London has long been an attractive forum for dispute resolution for international businesses.
This is due, in great part, to the centuries-long experience of the English courts and the commercial expertise of London arbitration. Legal certainty and commercial acumen have driven the choice of business people around the globe to opt for English law and jurisdiction in their contracts.
This dispute resolution expertise has been augmented over the last four decades with a substantial body of EU law, providing private international law solutions within a framework for judicial cooperation and enforcement, currently across 28 countries. Contracting parties, often domiciled in non-EU countries, have come to rely on English governing law and jurisdiction clauses to ensure commercially predictable and fair resolutions to their disputes.
As the UK moves closer to exiting the EU, how might this impact London’s pre-eminent dispute resolution business?
What changes after Brexit?
For proceedings involving entities domiciled in non-EU countries or in respect of arbitration proceedings generally, nothing will change (except possibly perceptions). In cross-border disputes involving at least one EU member state, Brexit will mean some changes. The chief cause of commercial concern is the loss of reciprocity in civil judicial cooperation. This relates to a whole host of matters formerly governed by the Brussels Regulation as recast (covering key issues such as primacy as between EU courts, jurisdiction, recognition and enforcement of judgments and cooperation such as the service of court papers). In a no-deal Brexit scenario, the UK Government’s guidance paper on handling civil legal cases (December 2018) confirms the UK would withdraw from all the current EU-specific rules on judicial cooperation from 29 March 2019 (assuming that is the date of departure) except Rome Regulations I and II relating to applicable law. The UK would become a “third country” (ie a non-EU Member State):
- UK courts would revert to applying the existing domestic common law that currently applies to non-EU countries. The UK Government has declared an intention to implement successor regimes to the repealed legislation (namely the Brussels Recast Regulation, the Lugano Convention and the EU/Denmark Agreement), although those are unlikely to be in place before a withdrawal date of 29 March 2019. For now, the UK Government has indicated that UK courts will continue to enforce EU Member State court judgments where proceedings were commenced before the withdrawal date (Civil Jurisdiction and Judgments (Amendment) (EU Exit) Regulations 2019).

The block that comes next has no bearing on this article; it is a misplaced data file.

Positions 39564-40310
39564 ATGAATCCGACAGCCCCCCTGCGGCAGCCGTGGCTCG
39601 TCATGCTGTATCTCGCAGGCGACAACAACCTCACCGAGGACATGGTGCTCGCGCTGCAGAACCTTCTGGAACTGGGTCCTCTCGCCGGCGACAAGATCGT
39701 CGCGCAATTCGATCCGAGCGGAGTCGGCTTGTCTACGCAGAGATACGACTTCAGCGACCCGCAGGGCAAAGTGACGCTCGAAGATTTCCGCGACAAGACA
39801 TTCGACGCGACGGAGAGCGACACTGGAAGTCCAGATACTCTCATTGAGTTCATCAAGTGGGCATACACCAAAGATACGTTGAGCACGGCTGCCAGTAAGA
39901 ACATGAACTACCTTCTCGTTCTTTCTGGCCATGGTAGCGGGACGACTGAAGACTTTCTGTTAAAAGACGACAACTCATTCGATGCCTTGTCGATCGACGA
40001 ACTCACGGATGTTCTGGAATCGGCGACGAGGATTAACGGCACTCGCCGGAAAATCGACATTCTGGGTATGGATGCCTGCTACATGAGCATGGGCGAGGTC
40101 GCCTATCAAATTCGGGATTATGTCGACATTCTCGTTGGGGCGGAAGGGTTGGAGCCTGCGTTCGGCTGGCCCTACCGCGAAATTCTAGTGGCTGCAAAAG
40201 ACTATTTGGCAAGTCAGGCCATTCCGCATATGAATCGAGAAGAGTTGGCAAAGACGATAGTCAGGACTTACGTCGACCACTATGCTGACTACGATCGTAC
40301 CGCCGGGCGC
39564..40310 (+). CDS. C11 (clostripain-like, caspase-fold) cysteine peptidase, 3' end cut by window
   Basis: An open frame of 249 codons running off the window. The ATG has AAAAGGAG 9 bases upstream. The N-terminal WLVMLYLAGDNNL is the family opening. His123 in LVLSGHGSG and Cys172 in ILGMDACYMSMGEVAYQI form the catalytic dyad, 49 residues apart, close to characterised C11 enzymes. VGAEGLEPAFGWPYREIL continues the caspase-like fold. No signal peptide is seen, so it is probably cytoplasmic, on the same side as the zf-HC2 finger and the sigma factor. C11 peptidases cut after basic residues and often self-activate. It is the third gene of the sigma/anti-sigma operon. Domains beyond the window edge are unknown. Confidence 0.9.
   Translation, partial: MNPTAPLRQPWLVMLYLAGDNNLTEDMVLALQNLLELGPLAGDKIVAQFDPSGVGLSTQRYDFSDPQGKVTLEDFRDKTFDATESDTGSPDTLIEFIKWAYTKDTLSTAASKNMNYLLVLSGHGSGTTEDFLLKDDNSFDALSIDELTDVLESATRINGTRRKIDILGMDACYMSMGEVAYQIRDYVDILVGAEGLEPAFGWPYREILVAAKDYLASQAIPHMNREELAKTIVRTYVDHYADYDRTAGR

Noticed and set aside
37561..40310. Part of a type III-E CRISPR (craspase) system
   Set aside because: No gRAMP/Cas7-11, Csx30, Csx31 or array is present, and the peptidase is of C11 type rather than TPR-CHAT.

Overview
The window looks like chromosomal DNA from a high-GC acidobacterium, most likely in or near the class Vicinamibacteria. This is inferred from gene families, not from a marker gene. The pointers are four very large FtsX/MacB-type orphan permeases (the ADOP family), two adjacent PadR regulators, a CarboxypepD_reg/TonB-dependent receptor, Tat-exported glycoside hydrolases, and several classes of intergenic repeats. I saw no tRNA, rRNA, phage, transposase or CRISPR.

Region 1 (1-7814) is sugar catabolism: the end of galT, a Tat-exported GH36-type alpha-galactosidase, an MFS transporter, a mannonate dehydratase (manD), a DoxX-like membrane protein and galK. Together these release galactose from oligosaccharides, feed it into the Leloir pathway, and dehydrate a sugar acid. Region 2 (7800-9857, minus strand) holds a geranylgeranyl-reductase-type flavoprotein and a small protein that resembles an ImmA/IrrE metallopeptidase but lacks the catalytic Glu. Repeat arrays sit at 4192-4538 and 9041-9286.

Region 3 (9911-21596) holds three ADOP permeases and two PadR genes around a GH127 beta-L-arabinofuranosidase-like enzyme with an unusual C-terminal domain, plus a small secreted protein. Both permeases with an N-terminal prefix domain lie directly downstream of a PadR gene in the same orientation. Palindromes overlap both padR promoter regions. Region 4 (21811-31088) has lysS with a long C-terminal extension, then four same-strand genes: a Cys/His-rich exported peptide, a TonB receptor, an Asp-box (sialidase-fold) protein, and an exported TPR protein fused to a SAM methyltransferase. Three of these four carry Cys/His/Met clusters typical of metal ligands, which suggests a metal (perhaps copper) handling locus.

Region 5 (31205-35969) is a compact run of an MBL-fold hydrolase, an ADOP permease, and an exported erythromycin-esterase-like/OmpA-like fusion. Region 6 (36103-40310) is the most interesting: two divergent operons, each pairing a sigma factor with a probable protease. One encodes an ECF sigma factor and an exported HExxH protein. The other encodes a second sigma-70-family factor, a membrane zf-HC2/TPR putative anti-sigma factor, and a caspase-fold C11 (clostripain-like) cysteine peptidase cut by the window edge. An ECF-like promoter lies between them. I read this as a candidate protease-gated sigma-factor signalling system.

- EU Member States will fall back on their national laws. As per the European Commission’s Notice dated 18 January 2019 (Brussels, 18 January 2019 REV1):
- On jurisdiction, since EU rules (and with them the Brussels Regulation Recast) no longer apply, national rules of the member state in which a court has been seized will be applicable. Transitional arrangements mean that for proceedings pending on the withdrawal date (29 March), which involve actions pending in an EU member state and a UK-domiciled defendant, the EU rules for international jurisdiction will remain applicable.
- On the recognition and enforcement of UK judgments, the position is similar: EU rules will not apply to proceedings commenced after the withdrawal date. Instead, the member state in which recognition and enforcement is sought will apply its national rules. This applies even where judgment is handed down or enforcement proceedings are begun before the withdrawal date (unless the UK judgment has already been exequatured).
- On judicial cooperation, including the service of documents or taking of evidence, this will no longer be dealt with under EU rules after withdrawal. However, such steps are largely protected where both the UK and the EU member state concerned apply the Hague Convention. Care must be taken if issues of judicial cooperation are unlikely to be completed as at the withdrawal date, with a review undertaken now as to whether the particular step continues under national law or other international convention.